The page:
History & Saffron
Even Cleopatra Loved Saffron
Societies have cultivated saffron for over 3,000 years, starting with ancient civilizations who treasured the spice for its color and medicinal benefits. Over the course of history, from Minoan society, to the Italian Middle Ages, to the present day, society has continued to explore innovative and beautiful ways to harness the power of the golden spice.
It is still unknown precisely where saffron was first domesticated. Crete, Central Asia, Iran, even Kashmir, have been speculated places of origin. However, botanical research suggests its origin being Greece and Crete, and the oldest evidence of saffron being used is depicted in Minoan society. Earthenware pots from the Minoans show the crocus’s images. Frescoes in palaces on Crete depict a goddess offered saffron as a sacrifice, women and monkeys harvesting the crocus and a woman coloring her lips using saffron. The image shown here depicts a woman using saffron to treat her bleeding foot. Experts believe saffron played a vital role in the Minoan religion. Saffron played a role in many other religions. In the Hebrew Bible, saffron is hailed for its sweet smell, alongside pomegranates and cinnamon. In Persia, saffron was cultivated in the 10th century BCE. It was used as a ritual offering to deities, as well as a dye, perfume, and medicine.
Cleopatra to Zeus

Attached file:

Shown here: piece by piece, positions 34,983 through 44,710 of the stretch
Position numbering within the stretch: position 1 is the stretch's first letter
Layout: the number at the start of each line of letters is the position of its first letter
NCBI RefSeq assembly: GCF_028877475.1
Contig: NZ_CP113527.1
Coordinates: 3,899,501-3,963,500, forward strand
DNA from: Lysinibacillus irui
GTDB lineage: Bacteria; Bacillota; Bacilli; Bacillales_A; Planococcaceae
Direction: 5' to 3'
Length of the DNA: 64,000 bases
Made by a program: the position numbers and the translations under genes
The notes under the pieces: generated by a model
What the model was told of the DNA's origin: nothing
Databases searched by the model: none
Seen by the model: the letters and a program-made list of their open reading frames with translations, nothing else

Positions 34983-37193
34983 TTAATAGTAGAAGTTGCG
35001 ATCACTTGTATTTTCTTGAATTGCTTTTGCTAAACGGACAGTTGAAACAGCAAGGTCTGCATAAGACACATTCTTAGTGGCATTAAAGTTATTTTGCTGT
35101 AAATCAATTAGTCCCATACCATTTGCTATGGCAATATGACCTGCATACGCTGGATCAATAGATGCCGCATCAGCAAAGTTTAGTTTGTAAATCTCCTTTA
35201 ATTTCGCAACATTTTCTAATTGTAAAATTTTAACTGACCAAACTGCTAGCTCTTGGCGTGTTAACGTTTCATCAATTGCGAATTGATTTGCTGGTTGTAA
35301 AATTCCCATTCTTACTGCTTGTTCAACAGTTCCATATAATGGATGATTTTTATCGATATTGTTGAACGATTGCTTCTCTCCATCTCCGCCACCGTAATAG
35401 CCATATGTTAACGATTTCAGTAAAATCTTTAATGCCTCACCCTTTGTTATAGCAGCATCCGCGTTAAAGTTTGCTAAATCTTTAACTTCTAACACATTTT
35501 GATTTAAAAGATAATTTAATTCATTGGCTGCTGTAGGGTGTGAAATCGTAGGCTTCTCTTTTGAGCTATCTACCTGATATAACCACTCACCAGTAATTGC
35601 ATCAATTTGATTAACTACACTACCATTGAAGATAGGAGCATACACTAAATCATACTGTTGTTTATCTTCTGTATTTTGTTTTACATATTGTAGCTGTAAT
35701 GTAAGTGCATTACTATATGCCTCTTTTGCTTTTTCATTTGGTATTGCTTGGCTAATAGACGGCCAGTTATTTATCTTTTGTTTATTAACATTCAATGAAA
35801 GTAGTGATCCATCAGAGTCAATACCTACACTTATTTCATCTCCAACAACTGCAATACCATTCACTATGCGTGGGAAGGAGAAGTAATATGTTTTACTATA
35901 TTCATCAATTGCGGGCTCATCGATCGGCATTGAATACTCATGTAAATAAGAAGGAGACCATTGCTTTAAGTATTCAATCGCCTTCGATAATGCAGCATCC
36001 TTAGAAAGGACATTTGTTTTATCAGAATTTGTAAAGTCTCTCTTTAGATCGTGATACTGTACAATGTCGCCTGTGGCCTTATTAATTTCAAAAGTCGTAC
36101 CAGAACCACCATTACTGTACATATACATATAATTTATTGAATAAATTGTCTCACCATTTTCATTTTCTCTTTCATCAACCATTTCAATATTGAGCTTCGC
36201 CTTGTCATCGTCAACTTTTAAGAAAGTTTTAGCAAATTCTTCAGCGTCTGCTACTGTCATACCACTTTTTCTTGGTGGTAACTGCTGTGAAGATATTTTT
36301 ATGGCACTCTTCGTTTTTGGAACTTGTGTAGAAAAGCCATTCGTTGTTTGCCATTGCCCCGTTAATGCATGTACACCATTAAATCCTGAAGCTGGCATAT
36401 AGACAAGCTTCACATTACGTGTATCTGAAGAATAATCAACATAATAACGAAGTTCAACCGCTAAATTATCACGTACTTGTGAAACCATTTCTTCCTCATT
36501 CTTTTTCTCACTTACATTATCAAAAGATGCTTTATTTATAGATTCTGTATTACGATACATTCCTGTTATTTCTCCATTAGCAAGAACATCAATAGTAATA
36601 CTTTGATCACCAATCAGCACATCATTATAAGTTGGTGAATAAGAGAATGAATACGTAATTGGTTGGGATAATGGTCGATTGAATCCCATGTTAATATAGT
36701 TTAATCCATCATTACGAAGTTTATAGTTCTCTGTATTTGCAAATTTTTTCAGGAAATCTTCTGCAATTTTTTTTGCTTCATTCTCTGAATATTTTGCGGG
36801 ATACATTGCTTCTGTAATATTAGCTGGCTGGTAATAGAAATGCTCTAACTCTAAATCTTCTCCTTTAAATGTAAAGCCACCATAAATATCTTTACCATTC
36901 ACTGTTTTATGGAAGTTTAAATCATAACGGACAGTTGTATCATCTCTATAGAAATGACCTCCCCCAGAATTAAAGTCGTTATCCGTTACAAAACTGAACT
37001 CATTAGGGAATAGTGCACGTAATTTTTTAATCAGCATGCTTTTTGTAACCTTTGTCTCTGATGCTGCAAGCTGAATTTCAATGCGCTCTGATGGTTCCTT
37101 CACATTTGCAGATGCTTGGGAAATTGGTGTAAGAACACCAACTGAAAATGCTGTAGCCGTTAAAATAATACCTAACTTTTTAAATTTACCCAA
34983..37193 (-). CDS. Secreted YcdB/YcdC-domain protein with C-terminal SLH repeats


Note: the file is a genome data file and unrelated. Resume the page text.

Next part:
The importance of saffron is highlighted in its use by many historical figures and cultures. Cleopatra prized saffron for its beautifying properties, using it in baths to enhance her allure. Alexander the Great treated his battle wounds with saffron, taking advantage of saffron’s antimicrobial properties. Greek mythology discusses the origin of saffron and the saffron pistils are also part of Zeus’s cloud bed, as described in the Iliad.
Today 90% of the world’s saffron is grown in Iran. Other major growing regions include: Spain, Italy, Kashmir, Afghanistan, & India. Because saffron is the world’s most expensive spice by weight, it is also one of the most adulterated. You may be familiar with the wonderful, traditional uses of saffron (paella, bouillabaisse, tahdig, lassi…) and a new generation of chefs are continuously finding novel uses for the spice.
Lemonfair’s drying process is based in the traditional methods of Tuscany, whose growing climate is similar to that of Vermont and colder than most other saffron growing regions.
Italy’s rich history of saffron cultivation dates back to ancient times. After the fall of the Roman Empire, saffron cultivation in the region steeply declined.
Saffron returned to Italy during the Middle Ages, spreading to several regions, including Tuscany. Its arrival sparked a lucrative trade, centered in the city of San Gimignano. Families grew incredibly wealthy and began constructing the famous San Gimignano towers.
At one time, there were 72 towers in San Gimignano. Today, 13 remain, and the town is a UNESCO World Heritage site.
A seemingly simple spice with such a rich and fascinating history. From ancient times to medieval Italy and beyond, saffron has left an indelible mark on Italian culture and cuisine. It is no wonder saffron is known as “red gold.”